During the morning sessions, the students continued to experience lectures from renowned scholars. Up first was Dr. Sarandis “Randy” Papadopoulos, Secretariat Historian at the Department of the Navy. His lecture, Planning and Preparing for Operations Neptune and Overlord detailed the immense planning that went into these operations. The students were in awe at the sheer numbers of men, vehicles, and supplies that had to be put ashore in 24 hours.
Next up was Dr. Ray Batvinis of George Washington University with a very popular lecture called The Secret War: Intelligence and Deception in the Normandy Campaign. Dr. Batvinis served as an FBI agent and teaches classes on the history of the FBI. His knowledge of intelligence operations gave his lecture an extra layer of credibility. The students listened intently to the story of Juan Pujol Garcia, codenamed GARBO by the British. Garcia created a false identity and gained the trust of Hitler while convincing the Germans that the Allied invasion would come at Calais, where the English Channel was narrowest. Garcia was so trusted by the Germans that he received an Iron Cross for his work along with honors he received from Great Britain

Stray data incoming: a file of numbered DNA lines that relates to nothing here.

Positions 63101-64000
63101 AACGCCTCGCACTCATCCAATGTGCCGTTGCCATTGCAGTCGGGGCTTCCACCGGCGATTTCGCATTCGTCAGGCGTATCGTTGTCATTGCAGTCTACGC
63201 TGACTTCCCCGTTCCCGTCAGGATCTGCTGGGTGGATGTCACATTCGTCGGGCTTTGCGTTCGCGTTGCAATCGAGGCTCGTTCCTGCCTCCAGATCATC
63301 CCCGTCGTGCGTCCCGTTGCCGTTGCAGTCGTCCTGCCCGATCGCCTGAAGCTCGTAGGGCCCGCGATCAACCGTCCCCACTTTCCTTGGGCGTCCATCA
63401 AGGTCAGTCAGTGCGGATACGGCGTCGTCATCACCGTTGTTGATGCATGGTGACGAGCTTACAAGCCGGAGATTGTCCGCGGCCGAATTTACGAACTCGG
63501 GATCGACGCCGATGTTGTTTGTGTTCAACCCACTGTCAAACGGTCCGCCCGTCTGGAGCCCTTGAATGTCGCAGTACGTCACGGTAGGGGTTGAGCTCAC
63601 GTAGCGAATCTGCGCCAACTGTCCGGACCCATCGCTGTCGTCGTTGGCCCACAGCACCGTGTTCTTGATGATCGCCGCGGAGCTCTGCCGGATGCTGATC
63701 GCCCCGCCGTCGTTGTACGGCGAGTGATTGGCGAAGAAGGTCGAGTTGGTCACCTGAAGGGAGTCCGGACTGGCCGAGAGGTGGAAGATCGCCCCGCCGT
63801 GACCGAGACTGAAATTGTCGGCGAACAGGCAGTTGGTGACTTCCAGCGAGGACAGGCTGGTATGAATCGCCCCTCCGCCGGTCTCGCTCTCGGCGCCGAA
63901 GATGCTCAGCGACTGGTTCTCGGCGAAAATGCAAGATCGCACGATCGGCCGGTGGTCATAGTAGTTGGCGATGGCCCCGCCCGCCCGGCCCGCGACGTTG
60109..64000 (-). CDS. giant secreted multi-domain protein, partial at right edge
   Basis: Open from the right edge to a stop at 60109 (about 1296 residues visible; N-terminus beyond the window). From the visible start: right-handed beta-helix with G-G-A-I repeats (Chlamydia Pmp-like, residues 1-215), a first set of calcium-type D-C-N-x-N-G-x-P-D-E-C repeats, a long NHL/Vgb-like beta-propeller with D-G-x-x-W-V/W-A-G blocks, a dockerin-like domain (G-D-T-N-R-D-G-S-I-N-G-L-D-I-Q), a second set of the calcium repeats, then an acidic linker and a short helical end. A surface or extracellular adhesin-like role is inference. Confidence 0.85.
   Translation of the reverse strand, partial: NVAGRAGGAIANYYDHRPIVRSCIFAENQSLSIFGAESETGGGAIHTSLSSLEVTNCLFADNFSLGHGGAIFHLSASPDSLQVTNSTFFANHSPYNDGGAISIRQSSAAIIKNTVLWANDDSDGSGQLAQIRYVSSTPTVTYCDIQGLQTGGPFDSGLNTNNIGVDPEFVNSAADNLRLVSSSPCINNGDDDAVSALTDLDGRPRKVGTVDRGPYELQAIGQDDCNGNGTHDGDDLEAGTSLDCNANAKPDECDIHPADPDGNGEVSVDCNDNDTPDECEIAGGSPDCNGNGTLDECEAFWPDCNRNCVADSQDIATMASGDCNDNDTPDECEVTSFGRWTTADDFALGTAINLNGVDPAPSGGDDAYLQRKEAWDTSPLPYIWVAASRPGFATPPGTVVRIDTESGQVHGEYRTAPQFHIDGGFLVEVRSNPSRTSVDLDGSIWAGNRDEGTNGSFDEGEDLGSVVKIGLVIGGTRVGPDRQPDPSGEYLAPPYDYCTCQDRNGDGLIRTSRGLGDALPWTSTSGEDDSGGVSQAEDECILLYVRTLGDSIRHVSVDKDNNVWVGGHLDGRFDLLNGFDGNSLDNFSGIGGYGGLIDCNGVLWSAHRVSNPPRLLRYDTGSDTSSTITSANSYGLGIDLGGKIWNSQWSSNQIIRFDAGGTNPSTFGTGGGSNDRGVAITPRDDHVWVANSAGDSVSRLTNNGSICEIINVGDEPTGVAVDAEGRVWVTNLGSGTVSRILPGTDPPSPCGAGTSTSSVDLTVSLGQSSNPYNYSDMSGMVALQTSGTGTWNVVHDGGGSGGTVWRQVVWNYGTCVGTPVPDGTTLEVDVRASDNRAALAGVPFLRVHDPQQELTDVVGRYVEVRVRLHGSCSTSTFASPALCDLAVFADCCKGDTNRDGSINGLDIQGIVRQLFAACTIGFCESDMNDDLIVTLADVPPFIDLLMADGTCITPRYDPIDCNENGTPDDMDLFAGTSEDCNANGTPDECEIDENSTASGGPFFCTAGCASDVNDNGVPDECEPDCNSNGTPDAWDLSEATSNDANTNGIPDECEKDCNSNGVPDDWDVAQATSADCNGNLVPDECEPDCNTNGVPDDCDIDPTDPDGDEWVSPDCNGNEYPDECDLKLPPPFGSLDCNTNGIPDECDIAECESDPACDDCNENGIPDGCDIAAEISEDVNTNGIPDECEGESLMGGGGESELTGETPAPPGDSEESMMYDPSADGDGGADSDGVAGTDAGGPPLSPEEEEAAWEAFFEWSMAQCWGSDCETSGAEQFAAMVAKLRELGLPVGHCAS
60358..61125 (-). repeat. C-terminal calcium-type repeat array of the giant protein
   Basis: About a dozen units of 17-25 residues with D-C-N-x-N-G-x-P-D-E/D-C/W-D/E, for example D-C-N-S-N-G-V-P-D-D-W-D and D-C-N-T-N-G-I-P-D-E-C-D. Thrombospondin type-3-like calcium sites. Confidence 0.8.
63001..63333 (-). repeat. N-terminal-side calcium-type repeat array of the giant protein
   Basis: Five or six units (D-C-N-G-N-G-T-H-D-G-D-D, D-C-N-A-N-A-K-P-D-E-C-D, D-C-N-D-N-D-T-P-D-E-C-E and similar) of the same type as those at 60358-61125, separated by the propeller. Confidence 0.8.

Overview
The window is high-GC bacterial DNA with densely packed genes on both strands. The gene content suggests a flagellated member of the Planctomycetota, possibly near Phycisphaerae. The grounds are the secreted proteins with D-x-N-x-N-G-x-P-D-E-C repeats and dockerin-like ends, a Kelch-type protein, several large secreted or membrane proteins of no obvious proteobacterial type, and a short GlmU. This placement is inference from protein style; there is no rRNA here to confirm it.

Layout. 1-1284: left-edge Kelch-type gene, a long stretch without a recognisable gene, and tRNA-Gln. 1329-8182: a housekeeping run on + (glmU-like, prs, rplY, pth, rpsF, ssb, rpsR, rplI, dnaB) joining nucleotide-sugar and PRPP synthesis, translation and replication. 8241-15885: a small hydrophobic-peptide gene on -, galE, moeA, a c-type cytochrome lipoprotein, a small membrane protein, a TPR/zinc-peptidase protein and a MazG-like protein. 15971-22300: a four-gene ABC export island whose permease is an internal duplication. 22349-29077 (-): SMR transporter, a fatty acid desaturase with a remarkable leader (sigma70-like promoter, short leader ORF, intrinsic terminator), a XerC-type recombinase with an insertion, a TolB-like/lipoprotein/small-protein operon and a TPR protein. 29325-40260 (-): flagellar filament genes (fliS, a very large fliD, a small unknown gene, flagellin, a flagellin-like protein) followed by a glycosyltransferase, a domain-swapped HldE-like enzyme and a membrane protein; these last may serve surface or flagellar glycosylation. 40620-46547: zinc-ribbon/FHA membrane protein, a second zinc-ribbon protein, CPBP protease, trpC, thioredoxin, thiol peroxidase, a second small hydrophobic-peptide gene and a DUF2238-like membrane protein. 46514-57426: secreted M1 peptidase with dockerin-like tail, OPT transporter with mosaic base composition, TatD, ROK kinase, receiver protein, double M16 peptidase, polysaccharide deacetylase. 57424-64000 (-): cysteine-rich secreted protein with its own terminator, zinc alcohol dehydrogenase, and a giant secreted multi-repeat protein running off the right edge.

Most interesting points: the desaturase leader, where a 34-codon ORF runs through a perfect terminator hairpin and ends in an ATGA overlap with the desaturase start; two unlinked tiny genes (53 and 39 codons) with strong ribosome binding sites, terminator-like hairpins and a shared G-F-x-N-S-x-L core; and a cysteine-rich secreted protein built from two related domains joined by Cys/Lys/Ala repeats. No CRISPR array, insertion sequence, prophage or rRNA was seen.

On Thursday, the fifteen Normandy Scholars and their teachers will board a plane for Paris, France where a bus to the town of Bayeux will be waiting. On Saturday morning, the group will visit Pegasus Bridge and the Museum of the Atlantic Wall.
This post by Louisiana History Day Coordinator Nathan Huegen